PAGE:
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The Wildlife Forecast:  Watch the Coral Reefs for Effects of Climate Change (by Patricia Behnke)

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By Patricia Behnke
Florida Fish and Wildlife
Conservation Commission


Watch the Coral Reefs for Effects of Climate Change

Images of red and purple coral with darting blue and orange fish dance in my imagination when I think of Florida’s coral reefs. My dreams turn to nightmares, however, when I study the forecasts for the precious and important habitat.

“The coral reefs are the sentinel for climate change,” said Patty Glick from the National Wildlife Federation and author of “Preparing for a Sea Change in Florida.” “And in the Caribbean and Florida we’re already seeing the signs.”

{sidebar id=1}Coral reefs are called the “rain forests of the sea” because of the number of species they harbor. They cover only 0.07 percent of the ocean’s floor, but they are home to one-quarter of the world’s fish and marine species.

The creation of a coral reef is a complicated process and takes thousands of years. Yet with increasing sea temperatures a reality, coral bleaching could wipe them all out by the end of this century.

The vibrant colors of the corals are actually caused by algae that feed the coral. High temperatures create stress, and the coral expels the algae. When this “bleaching” occurs, the coral loses its color.

“Coral is highly sensitive to temperatures at higher thresholds,” Glick said. “When bleaching occurs, it means the coral is starving to death.”

So what do we do? Glick suggests we can begin by urging our elected officials to pass laws and regulations that reduce greenhouse gas emissions. Personally, we can do all those common-sense things that reduce pollution. And when enjoying the beauty of Florida’s reefs, we must view, not touch.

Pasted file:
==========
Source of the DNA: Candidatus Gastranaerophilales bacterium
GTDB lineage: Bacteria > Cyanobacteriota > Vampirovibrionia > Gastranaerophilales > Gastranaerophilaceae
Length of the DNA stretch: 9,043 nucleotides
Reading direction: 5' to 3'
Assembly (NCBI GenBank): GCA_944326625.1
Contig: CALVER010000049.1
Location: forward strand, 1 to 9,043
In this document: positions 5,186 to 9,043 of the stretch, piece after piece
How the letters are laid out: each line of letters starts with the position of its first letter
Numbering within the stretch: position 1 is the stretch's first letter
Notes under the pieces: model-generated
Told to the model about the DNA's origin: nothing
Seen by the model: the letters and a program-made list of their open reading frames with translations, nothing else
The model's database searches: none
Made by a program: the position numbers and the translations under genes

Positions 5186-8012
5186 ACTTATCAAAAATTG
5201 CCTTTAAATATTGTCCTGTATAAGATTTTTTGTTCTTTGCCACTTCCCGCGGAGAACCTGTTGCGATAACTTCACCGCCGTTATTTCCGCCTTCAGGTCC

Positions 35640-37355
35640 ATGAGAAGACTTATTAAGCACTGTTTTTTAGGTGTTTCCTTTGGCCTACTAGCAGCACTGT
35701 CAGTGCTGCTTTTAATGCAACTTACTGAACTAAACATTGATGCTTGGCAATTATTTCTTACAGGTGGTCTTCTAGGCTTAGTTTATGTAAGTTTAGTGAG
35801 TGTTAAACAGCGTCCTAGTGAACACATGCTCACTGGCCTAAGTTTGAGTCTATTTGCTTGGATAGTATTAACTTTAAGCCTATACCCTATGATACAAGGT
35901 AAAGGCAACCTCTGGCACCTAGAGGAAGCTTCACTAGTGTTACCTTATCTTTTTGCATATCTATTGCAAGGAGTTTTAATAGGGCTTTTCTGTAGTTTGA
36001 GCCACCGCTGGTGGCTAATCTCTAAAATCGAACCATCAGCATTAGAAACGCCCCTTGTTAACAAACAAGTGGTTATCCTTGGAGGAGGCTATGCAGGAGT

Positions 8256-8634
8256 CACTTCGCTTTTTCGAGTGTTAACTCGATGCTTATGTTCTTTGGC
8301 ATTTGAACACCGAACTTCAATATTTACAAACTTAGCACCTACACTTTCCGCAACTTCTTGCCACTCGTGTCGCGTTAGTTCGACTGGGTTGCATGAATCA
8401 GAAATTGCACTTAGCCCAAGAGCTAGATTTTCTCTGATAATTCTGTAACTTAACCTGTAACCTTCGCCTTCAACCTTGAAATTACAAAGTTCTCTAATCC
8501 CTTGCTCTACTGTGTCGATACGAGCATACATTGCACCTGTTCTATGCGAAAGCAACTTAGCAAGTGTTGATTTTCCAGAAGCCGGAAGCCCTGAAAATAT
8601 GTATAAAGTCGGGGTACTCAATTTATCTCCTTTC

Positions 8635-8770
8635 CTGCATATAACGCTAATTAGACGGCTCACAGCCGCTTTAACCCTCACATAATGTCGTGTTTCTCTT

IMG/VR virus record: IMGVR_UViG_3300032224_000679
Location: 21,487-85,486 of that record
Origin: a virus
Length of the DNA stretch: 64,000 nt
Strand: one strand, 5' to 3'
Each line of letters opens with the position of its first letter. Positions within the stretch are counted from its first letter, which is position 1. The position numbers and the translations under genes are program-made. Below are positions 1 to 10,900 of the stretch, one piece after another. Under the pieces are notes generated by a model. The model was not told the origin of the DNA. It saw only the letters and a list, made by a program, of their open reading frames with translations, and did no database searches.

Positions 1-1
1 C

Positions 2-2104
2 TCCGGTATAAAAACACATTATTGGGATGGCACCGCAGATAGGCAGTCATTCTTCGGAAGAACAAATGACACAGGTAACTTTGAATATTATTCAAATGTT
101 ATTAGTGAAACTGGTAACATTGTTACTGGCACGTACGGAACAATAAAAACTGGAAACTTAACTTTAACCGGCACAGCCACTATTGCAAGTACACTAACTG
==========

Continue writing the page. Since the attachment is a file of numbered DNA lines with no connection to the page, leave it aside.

The most extensive living coral reef in the United States lies adjacent to the Florida Keys, serving as the first line of defense during storms, protecting our beaches from further erosion. They may offer a form of human protection, too. Corals may be home to medicines that hold the cure for today’s incurable diseases. The limestone deposits of the coral could become invaluable as a source for surgical bone replacements. The natural sunscreen of the coral is being studied by scientists around the world.

But for how long? One of the first effects of global warming may very well attack the sea before we see visible effects on the land. Rising sea temperatures are already having an impact.

“The Tropical Atlantic region’s temperatures have risen 1 degree Fahrenheit over the past three decades,” Glick said. “A full degree may not seem like a lot, but coral is highly sensitive, so it is very detrimental.”

Should we give up and rush out now to see a dying ecosystem? As we make our own personal sacrifices, rest assured there are groups doing something now. The Florida Fish and Wildlife Conservation Commission’s (FWC) Coral Reef Evaluation and Monitoring Project monitors the condition of coral reefs annually throughout the Florida Keys, Southeast Florida and the Dry Tortugas.

{sidebar id=1}“The focus of our monitoring is to observe changes in coral cover over time,” said Rob Ruzicka with the FWC’s coral reef program. “We document changes in status and trends of the coral reef sites we monitor for the managers at the Florida Keys National Marine Sanctuary and the National Park Service.”

Places such as the Florida Keys National Marine Sanctuary help educate the public about the importance of reefs.  The Nature Conservancy’s Florida Reef Resiliency Program identifies the resilient areas of the reefs and studies why those areas have been able to survive and revive.

In 2008, the FWC’s Fish and Wildlife Research Institute was one of the sponsors of the International Coral Reef Symposium, which brought together the world’s top scientists, conservationists, economists and educators to advance coral reef science, management and conservation. Gov. Charlie Crist signed a bill at the symposium that eliminated the use of ocean outfalls for wastewater disposal in Southeast Florida.

“Coral reefs are extraordinary living ecosystems that draw visitors, support our economy and protect our beaches and homes from erosion and storm surge,” Crist said in a press release. “Florida will continue to take steps, such as new legislation reducing nutrients and other pollutants in the ocean, which will protect these sensitive ecosystems for residents and visitors for generations to come,”

According to the FWC, reef-related expenditures generate billions of dollars in sales and provide thousands of jobs in Palm Beach, Broward, Miami-Dade and Monroe counties. Environmentally and economically, we can not afford to lose our coral reefs.

The forecast for our coral reefs may seem bleak, but if we do our part to support the programs that pursue their conservation, we may find we’ve slowed things down just enough to ensure the coral reefs survive for our grandkids.

This article originally published on May 27, 2009.

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